I can't put it better than John W. McDMermott in his book "How to Get Lost and Found in the Cook Islands" which inspired my interest in this Polynesian paradise
"Basically all you need to know or have in the Cook Islands is a sense of humour, a pair of old comfortable shorts, a passport and money".
But here's a bit more detail....
As long as you're staying no more than 31 days (90 days if you're a New Zealand citizen), your valid passport is the only entry permit you need, along with proof of onward journey, the means to support yourself while on the islands and somewhere to stay. And you can sort out the accommodation on arrival.
You can stay for up to five months more, but you'll need to extend your entry permit - at the Department of Immigration in Rarotonga. New Zealanders can apply for a three month extension and other nationals for a month at a time. In both cases, you pay a fee for the privilege
From June to September, the days are usually warm and sunny, but you might want a lightweight sweater or jacket at night because it can get chilly sometimes. From December to March, it's a bit hotter and more humid. It also rains a bit more, so maybe a brolly will come in handy! As a general rule, dress is casual except on Sunday (see Religion). I ran into the New Zealand High Commissioner one day in a cafe in town (as you do!) and his choice was a Hawaiian style shirt and shorts - in case that's any guidance!
The Cook Islanders are eastern Polynesians of the Maori Race who are British Subjects and New Zealand citizens. The language is Maori but English is almost everyone's second language. The islands are a democracy based on the British Model.Don't be surprised to see locals - male and female - wearing head dresses or eis, or maybe just a flower behind the ear (an indicator of marital status)
There's lots of it! In the majority of islanders are Protestants of the Cook Islands Christian Church (CICC), inheritors of the London Missionary Society who brought Christianity to the islands in 1821. Almost two thirds of locals belong to the CICC, 15% are Roman Catholics and the rest belong to the Seventh Day Adventist Church, the Church of Jesus Christ of Latter Day Saints, Assemblies of God or Baha'i Faith. Locals wear their best clothes for church - women often in white, light dresses and men in shirt and tie. The churches are filled with glorious singing you have to hear to belive and you'll be amazed at the hospitality shown to church visitors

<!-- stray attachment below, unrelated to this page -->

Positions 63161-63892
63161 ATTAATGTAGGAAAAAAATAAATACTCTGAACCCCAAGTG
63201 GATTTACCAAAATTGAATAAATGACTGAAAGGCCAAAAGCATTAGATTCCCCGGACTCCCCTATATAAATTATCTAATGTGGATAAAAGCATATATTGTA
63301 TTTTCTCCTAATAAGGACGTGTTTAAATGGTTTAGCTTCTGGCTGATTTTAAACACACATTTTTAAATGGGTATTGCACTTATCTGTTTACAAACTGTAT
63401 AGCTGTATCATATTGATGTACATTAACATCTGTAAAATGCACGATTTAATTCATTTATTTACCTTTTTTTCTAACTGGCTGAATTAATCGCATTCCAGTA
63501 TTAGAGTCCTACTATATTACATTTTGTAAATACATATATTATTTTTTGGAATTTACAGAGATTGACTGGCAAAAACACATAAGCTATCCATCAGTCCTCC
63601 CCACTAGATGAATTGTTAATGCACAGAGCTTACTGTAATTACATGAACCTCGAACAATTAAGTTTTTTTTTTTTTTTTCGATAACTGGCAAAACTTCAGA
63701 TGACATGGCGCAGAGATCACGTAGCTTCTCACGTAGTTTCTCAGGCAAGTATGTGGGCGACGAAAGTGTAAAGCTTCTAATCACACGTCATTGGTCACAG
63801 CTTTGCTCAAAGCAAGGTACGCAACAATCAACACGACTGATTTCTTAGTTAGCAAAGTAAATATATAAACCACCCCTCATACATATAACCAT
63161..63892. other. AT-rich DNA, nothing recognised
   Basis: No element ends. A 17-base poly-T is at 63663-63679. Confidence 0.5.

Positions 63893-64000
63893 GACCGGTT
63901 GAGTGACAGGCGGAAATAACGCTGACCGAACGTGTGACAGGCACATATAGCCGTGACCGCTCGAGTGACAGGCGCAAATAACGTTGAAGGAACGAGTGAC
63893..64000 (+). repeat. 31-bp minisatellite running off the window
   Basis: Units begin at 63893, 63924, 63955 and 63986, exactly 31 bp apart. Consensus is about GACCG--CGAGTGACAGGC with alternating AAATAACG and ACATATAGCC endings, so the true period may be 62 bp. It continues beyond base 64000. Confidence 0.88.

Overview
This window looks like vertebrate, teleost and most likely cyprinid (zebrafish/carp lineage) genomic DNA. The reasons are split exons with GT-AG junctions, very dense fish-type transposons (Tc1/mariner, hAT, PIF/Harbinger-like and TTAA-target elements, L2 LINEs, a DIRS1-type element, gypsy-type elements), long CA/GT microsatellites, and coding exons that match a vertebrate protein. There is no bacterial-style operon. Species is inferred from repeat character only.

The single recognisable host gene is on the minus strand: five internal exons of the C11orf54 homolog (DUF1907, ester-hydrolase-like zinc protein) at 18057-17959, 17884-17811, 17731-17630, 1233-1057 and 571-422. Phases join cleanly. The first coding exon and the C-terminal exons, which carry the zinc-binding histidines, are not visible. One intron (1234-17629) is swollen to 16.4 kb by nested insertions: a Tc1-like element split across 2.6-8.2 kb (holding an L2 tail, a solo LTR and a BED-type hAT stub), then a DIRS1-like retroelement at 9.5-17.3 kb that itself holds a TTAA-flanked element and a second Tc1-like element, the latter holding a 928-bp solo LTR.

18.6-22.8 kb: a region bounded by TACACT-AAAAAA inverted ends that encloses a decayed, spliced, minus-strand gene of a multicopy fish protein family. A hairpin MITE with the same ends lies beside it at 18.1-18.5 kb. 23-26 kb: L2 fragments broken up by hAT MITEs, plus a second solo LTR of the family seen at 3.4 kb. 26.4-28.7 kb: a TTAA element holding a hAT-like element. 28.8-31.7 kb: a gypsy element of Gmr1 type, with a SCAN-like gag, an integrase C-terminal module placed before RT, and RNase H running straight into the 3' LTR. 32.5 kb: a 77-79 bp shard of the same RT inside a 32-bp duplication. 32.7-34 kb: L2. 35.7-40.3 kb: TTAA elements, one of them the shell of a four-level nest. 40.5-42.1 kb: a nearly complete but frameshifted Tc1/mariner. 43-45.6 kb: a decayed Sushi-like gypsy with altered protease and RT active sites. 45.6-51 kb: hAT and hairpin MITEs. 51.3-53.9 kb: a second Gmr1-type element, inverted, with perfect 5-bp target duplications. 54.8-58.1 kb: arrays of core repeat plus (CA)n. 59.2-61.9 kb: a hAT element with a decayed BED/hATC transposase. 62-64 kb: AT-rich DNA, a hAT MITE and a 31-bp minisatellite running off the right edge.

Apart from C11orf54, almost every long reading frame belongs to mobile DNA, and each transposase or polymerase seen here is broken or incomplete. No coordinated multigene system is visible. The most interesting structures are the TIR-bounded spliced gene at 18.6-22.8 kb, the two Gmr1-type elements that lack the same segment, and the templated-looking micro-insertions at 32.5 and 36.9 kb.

Tourism generates nearly 80% of gross domestic product. Other mainstays are agricultural and financial services. For many years, black pearls were the main export, but the industry is currently in decline and fishing has now taken the top spot. The distinctive stamps and coins of the islands, which are much sought after by collectors, also generate a healthy income. The $3 dollar note is particularly prized and a very popular souvenir. Cook Islands notes and coins have the same value as those in New Zealand but they're not legal tender outside the Islands
A bottle of Noni Juice makes a souvenir to dine out on (and with?) Locals will tell you it's really good for you...and it's a taste to remember! "Perfumes of Rarotonga" will help you remember your visit with a treat for the senses. Visit their store in town or go to their "factory" where everything is done by hand
And of course, stamps...a visit to the Philatelic bureau in town will overhwelm you with choice even if you're not a collector